The chief officer of the Revenue authorities or Customs at the Fort was given the title Commander as he had authority to fire the guns if needed. We still have a lot to learn about the Customs at this time. It is quite possible that the officers at the Fort were really 'tide-waiters' - officials who boarded the vessels to enforce regulations because we know that in 1651 the Customs decreed that only in Wexford at French's Quay and Common Quay was overseas shipping allowed to dock. Also, in 1769 Griffith refers to a very attractive Customs Station at the Crescent.
With the withdrawal of the Revenue authorities from the Fort the little Catholic chapel closed after a life of approximately 55 years. The school closed about 1882, the last teacher Miss Shanahan opening a private school at the site of the present Ulster Bank in North Main Street Wexford.
Ger Kehoe - Rosslare Fort & it's People
There were 10 pilots and a pilot master responsible for bringing vessels in and out of the harbour, and for chartering and buoying the channels. The resident Pilot Master with the status of a ship's captain was responsible for the station, the two pilot cutters, their tow-boats, the four-oared gig and the market-boat. He also arranged the routine of the staff and after each gale he took out the four-oared gig, a man in the stern operating a sounding pole while he entered the soundings in a book. The pilot master had his own dwelling at the Fort where he resided with his family. From the 1870's to about 1906 he had a fixed salary of £150 per annum.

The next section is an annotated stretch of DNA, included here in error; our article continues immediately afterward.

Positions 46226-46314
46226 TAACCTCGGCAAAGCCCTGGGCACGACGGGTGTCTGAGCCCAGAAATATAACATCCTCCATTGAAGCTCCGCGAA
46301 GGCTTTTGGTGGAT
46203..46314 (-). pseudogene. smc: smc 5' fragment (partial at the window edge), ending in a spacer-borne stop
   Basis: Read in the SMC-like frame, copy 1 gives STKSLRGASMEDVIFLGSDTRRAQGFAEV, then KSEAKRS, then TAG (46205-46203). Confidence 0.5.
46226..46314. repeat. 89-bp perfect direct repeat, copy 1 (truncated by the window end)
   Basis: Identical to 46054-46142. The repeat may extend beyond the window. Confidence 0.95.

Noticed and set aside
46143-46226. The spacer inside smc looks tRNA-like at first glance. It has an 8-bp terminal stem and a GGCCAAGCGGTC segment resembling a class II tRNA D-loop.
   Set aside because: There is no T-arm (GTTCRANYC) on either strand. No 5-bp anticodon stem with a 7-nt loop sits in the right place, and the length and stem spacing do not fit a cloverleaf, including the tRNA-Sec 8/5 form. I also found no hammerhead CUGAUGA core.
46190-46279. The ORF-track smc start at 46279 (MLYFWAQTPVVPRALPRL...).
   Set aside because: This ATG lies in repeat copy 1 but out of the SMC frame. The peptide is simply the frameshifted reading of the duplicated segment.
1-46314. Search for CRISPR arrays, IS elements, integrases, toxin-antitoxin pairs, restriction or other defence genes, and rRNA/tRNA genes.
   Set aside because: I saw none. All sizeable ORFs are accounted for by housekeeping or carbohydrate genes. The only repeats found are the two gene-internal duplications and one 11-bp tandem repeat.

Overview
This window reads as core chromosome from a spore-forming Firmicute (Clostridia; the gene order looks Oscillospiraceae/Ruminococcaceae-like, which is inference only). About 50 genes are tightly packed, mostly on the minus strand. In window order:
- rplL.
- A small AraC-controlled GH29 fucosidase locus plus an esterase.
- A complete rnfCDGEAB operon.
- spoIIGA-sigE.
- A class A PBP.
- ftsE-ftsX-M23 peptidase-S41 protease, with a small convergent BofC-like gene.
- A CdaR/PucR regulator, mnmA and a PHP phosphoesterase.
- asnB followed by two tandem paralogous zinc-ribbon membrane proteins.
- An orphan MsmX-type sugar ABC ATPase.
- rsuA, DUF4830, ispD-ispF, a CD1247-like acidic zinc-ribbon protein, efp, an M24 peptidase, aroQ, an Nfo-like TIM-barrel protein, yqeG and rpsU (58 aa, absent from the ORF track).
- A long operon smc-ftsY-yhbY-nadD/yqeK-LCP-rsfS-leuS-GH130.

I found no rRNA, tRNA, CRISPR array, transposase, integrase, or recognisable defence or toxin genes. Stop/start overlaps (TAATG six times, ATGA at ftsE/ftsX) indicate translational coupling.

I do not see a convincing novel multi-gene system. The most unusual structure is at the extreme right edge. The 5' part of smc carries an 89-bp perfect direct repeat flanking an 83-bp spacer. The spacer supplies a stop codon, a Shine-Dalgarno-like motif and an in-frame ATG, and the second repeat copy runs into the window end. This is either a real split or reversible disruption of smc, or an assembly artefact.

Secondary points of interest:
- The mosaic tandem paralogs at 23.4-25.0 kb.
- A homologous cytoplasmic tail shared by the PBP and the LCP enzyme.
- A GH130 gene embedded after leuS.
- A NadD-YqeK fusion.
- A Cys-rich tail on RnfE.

Pilots were recruited from men of long experience at sea and each was required to have at least six months service in a square-rigged ship, brig or barque so that he could handle any ship frequenting the harbour. Following a six months apprenticeship on the Station he went up for examination before two deep-sea captains who were always on the Harbour Board. The result of the examination would be sent to the Board of Trade. If they approved they sent him a parchment licence, which on leaving the service, he had to surrender within forty-eight hours under pain of a £50 fine.
The pilot-boats or cutters were really large craft thirty to forty feet long and decked. They were ketch or schooner-rigged with gaff sails and were equipped with hammocks in case they had to remain out in the bay overnight to bring in vessels on early morning tide.